The ICO received 16,388 data protection complaints. This is an increase of over 2,000 or 15% from last year. Over 90% of cases were concluded within three months. Of complaint casework finished (15,718), 34.9% resulted in the data controller needing to take no action, and 20.8% resulted in action being required of the data controller. Other outcomes included concerns being raised with or advice being given to the data controller. These figures are similar to the outcomes last year.
42% of the complaints were about subject access requests, slightly down on the previous year, but this remains the most common issue for data protection complaints. Disclosure of data, inaccurate data and security remain other common areas. 6% related to rights to prevent processing, 2% up on last year. The top sectors giving rise to complaints were health, general business, local government and lenders. Following them were internet, policing and criminal, central government, education, telecoms and retail.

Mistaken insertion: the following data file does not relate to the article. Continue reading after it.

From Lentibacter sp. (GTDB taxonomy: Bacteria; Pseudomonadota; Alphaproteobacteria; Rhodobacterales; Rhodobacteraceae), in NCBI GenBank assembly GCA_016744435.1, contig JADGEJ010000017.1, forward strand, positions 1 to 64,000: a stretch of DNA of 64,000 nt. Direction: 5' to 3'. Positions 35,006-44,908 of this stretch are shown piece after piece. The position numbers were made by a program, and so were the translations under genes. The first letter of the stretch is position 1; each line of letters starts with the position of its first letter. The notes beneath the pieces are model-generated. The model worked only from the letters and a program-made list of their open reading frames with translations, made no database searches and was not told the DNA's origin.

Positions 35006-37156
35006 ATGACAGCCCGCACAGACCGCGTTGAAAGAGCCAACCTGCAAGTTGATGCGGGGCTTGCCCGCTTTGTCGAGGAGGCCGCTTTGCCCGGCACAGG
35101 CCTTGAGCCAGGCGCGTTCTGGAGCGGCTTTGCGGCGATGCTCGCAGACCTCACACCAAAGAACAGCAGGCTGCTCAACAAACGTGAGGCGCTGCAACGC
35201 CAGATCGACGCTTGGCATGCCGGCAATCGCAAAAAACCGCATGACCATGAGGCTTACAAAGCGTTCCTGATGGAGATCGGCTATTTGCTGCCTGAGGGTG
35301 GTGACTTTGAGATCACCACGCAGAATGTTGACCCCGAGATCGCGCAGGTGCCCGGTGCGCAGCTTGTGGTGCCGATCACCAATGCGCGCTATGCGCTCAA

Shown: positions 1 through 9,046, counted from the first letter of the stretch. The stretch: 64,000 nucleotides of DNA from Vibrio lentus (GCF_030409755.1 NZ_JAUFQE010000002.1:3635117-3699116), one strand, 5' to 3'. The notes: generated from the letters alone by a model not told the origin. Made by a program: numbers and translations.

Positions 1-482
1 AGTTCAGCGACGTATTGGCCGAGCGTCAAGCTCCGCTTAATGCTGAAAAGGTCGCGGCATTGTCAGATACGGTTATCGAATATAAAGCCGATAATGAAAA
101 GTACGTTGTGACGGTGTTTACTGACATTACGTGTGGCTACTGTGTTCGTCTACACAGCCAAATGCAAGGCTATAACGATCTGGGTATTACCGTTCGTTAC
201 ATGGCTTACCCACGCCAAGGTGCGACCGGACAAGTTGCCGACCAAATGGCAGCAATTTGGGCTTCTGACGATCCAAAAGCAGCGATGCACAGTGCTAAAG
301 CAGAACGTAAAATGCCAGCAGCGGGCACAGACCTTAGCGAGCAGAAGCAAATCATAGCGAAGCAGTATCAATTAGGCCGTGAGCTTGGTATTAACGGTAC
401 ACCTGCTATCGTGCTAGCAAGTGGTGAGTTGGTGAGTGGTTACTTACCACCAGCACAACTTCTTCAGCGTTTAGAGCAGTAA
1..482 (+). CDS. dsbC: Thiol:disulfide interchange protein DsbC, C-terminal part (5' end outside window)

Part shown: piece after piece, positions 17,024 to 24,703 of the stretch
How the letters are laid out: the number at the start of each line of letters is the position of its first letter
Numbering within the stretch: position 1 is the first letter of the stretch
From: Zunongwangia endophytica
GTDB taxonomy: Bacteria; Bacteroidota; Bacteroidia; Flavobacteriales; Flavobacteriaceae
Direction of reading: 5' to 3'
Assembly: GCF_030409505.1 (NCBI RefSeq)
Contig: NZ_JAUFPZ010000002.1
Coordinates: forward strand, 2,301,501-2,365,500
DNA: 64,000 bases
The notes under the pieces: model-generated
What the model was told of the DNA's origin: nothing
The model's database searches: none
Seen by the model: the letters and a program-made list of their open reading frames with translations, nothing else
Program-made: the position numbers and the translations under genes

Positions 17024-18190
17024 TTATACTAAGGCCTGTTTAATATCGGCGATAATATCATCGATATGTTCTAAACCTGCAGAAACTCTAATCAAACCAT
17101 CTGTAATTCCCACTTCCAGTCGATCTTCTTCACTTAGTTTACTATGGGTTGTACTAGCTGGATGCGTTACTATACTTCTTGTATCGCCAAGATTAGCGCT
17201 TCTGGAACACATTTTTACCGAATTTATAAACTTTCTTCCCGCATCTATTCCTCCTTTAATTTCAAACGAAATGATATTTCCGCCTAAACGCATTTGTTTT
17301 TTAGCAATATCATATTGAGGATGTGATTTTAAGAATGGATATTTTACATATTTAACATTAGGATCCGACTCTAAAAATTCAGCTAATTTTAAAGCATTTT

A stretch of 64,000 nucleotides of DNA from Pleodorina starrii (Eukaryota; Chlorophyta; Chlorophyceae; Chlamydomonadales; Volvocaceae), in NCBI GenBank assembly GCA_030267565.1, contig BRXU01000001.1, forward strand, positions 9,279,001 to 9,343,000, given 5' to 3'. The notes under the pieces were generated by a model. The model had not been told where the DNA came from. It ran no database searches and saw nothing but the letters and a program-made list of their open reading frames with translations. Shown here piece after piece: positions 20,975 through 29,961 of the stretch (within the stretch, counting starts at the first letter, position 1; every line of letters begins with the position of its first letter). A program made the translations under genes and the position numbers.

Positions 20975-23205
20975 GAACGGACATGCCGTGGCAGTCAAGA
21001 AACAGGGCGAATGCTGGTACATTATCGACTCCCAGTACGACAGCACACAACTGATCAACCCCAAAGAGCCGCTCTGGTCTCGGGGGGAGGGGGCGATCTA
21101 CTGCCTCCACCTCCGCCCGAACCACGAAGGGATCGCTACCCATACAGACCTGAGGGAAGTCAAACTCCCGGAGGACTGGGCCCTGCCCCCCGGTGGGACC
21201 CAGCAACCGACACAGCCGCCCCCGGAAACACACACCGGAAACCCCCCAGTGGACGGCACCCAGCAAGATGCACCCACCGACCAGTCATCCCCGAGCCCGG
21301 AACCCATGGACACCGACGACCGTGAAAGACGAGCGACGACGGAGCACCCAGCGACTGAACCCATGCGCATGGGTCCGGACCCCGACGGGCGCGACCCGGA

More than 370 people sought the ICO’s help after search engines refused to remove results about them under the “right to be forgotten”. This appears to be about three times as many as last year, which probably contributed to the increase in complaints relating to rights to prevent processing (see above). About a third of the requests related to criminal convictions. In a third of the cases the ICO required the search engines to remove results.